Document Type



National Science Foundation (SES 1354544)


Judicial Performance Evaluation (JPE) is generally seen as an important part of the merit system, which often suffers from a lack of relevant voter information. Utah’s JPE system has undergone significant change in recent years. Using data from the two most recent JPE surveys, we provide a preliminary look at the operation of this new system. Our results suggest that the survey component has difficulty distinguishing among the judges on the basis of relevant criteria. The question prompts intended to measure performance on different ABA categories are also indistinguishable. We find evidence that, on some measures, female judges do disproportionately worse than male judges. We suggest that the free response comments and the new Court Observation Program results may improve the ability of the commission to make meaningful distinctions among the judges on the basis of appropriate criteria.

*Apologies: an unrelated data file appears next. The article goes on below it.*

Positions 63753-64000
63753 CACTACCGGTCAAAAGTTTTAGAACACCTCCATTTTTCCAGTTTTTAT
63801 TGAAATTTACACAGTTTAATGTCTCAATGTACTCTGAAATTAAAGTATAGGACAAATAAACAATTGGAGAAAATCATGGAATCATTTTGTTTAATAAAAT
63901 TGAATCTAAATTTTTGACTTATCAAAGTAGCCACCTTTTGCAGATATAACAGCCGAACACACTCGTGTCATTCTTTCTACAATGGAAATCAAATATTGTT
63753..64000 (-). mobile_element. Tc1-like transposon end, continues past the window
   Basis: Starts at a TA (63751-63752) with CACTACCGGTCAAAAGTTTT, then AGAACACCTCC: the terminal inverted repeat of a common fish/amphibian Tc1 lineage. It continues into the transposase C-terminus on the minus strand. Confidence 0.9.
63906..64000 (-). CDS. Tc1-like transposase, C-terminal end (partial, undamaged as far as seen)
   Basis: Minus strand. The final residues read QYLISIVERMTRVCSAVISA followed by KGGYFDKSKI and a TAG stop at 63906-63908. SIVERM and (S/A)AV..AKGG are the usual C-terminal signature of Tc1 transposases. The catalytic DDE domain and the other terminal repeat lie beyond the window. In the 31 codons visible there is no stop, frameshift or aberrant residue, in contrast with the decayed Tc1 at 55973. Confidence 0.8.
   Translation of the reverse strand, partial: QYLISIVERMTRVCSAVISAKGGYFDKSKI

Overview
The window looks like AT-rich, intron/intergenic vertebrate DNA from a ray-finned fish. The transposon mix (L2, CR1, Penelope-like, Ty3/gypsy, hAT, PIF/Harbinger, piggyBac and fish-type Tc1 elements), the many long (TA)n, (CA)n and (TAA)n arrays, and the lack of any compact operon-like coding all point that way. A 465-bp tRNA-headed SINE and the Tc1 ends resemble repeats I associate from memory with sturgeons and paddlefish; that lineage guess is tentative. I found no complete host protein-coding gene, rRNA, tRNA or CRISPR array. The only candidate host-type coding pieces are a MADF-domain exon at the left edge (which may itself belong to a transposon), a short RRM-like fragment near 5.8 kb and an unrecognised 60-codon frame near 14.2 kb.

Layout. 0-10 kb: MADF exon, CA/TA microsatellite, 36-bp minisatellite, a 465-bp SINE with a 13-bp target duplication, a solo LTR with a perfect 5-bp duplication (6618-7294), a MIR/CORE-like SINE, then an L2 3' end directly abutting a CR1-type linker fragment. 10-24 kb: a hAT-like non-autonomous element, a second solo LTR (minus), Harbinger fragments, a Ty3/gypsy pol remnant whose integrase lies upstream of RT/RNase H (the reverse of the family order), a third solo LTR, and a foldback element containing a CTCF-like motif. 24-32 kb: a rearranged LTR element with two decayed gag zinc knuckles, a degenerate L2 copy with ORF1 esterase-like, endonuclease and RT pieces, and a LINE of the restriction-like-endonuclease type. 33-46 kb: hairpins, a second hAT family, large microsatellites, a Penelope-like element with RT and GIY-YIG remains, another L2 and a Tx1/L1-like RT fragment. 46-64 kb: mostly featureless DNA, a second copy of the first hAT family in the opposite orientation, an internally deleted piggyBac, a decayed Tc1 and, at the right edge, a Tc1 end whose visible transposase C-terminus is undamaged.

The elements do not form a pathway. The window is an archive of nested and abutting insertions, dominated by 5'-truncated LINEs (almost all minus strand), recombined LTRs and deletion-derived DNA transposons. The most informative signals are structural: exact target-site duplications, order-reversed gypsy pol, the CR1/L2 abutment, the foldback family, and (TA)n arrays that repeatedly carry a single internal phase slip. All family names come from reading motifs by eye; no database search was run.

Judges | Political Science

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